The 700 Club with Pat Robertson


Founder, Administrator, Senior Pastor, Calcutta Mission of Mercy, a foreign missions division of the Assemblies of God; her ministry feeds 20,000 women and children six days a week

Missionary to Calcutta for more than 50 years

Ordained minister

Widow of Dr. Mark Buntain

Mother of two, grandmother

Mission of Mercy
P.O. Box 62600
Colorado Springs, CO 80962

Web Site


Huldah Buntain: Fifty Years in Calcutta

By The 700 Club Fifty Years on the Field

In 1954, with a 1-year-old daughter, Mark and Huldah found themselves on a ship to Calcutta, the beginning of a voyage that would take them across the Atlantic for three months on two ships. Their first approach to their new home was up the narrow and treacherous Hooghly River.

“It was like entering the mouth of a dragon,” Huldah says. “The murky water resembled sewage flowing down a wide gutter, only this current contained dead dogs and cows and even the skeletal remains of a human body."

Huldah, widowed since 1989, still lives in the same apartment and runs the ministry she and her husband began 50 years ago. From its humble beginnings, the Calcutta Ministry has grown to include more than 800 churches, an entire educational system, several Bible colleges, a hospital, a nurse’s training center soon to become a college, and a teacher’s college. Huldah oversees and visits them all. She spends roughly three to four months a year in her Calcutta apartment. The rest of her time is spent traveling throughout India and the world.

Huldah is responsible for ministry in 11 Indian states, including 230 million people. Thirty thousand children from these regions are in Mission of Mercy schools.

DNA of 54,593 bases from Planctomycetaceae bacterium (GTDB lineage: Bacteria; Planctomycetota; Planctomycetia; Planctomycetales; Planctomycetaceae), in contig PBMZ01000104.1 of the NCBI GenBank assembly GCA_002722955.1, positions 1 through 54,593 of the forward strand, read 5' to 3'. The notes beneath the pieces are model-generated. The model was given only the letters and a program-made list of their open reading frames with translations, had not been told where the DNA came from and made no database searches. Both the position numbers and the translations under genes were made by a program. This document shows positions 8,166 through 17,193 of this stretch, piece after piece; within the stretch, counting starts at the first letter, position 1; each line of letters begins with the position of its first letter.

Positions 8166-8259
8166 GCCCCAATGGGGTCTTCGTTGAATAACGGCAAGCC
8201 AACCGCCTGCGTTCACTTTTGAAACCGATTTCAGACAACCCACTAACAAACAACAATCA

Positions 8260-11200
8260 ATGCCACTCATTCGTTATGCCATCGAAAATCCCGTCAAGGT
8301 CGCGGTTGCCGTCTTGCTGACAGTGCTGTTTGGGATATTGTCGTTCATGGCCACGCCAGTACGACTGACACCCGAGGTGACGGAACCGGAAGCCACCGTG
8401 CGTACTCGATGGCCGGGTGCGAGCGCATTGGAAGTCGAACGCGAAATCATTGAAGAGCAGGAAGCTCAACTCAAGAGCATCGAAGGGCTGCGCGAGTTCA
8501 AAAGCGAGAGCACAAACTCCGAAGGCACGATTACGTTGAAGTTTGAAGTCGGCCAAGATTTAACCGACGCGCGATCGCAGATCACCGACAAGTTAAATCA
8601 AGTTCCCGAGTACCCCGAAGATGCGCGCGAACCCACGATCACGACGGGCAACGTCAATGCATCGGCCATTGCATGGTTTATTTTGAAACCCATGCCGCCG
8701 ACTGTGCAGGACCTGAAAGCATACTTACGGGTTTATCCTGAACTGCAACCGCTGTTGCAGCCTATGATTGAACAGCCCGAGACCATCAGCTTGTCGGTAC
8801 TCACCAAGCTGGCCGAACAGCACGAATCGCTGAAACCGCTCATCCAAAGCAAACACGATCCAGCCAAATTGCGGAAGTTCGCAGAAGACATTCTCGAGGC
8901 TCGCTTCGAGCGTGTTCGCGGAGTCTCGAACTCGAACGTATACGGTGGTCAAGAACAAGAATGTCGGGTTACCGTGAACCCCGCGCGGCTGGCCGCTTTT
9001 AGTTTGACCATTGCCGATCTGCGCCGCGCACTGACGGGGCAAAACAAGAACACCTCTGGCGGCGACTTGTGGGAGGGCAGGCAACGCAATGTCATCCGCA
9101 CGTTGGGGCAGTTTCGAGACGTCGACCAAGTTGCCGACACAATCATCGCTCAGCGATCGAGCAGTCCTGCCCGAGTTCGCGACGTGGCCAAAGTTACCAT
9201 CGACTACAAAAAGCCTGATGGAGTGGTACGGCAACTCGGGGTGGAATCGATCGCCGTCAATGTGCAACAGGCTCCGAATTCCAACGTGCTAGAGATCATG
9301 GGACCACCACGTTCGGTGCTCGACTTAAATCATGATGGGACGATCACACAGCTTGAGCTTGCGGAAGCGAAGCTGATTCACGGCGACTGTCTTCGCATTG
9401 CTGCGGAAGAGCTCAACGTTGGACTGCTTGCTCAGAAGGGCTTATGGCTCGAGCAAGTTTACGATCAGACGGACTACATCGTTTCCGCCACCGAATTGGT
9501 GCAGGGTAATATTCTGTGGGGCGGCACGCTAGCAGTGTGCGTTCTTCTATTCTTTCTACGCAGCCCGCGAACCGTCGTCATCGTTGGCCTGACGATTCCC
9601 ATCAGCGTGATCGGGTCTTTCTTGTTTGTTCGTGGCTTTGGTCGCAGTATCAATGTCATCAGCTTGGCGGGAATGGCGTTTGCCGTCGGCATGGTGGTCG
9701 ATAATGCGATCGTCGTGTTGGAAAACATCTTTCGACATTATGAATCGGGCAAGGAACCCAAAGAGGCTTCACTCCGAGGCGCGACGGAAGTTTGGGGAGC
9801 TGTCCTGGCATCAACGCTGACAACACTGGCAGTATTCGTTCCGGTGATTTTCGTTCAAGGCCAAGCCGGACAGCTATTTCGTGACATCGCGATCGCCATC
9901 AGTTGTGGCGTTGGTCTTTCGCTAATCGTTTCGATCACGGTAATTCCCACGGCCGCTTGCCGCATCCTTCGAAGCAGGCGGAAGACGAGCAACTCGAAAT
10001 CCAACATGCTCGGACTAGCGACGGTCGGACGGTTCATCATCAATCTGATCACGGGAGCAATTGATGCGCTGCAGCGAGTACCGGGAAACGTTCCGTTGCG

Calcutta Changes

Computers have changed the face of India. Huldah says that if you have a problem with your computer and you call a tech support line, you are most probably speaking to someone in India for help. And unlike the early days when she moved there, you can now buy electronic equipment and modern appliances. You don’t have to ship them from America.

But poverty still crushes in on Calcutta. For one reason, there are 18 million residents living in a nine mile by four mile area. And between the hours of 10 a.m. and 5 p.m. during the week, the population swells to 25 million. Some of Huldah’s own employees see their children only on weekends because they travel in from such a long distance. They leave home before their children are up and return after the kids are in bed so that they can earn a wage in the city.

Hope for the Future

At 79, will Huldah Buntain retire? “NO!” she says emphatically. The satisfaction of changed lives is far too great. She recently met a young doctor and his nurse/wife in Toronto who were “our children.” He was a boy from an extremely poor region who had come to a Mission of Mercy school and later married a nurse trained in Huldah’s nursing training center.

Huldah’s ministry is literally helping blind eyes see. Another of her recent success stories involves the 100 blind students taught at one of her schools. After being observed by a doctor, five blind children in the Mission of Mercy Hospital were selected to receive a unique eye surgery allowing them to see and read. Another 20 students are being screened to determine their possibilities for this surgery.

Huldah will release a 50th anniversary book at the end of this year outlining all the miracles God has accomplished in India through His servants Mark and Huldah.

Greatest Satisfaction

For Huldah, the investment in thousands of lives is a thrill. Of the 1,500 people on Mission of Mercy’s staff, Huldah is excited to point out that two-thirds of them came through Mission of Mercy’s programs as children. Seeing another generation come along keeps her excited and moving forward.

Huldah Buntain is truly one of those people who, when the end has come, will have a whole host of witnesses for whom she has been the vehicle by which they came to Christ.

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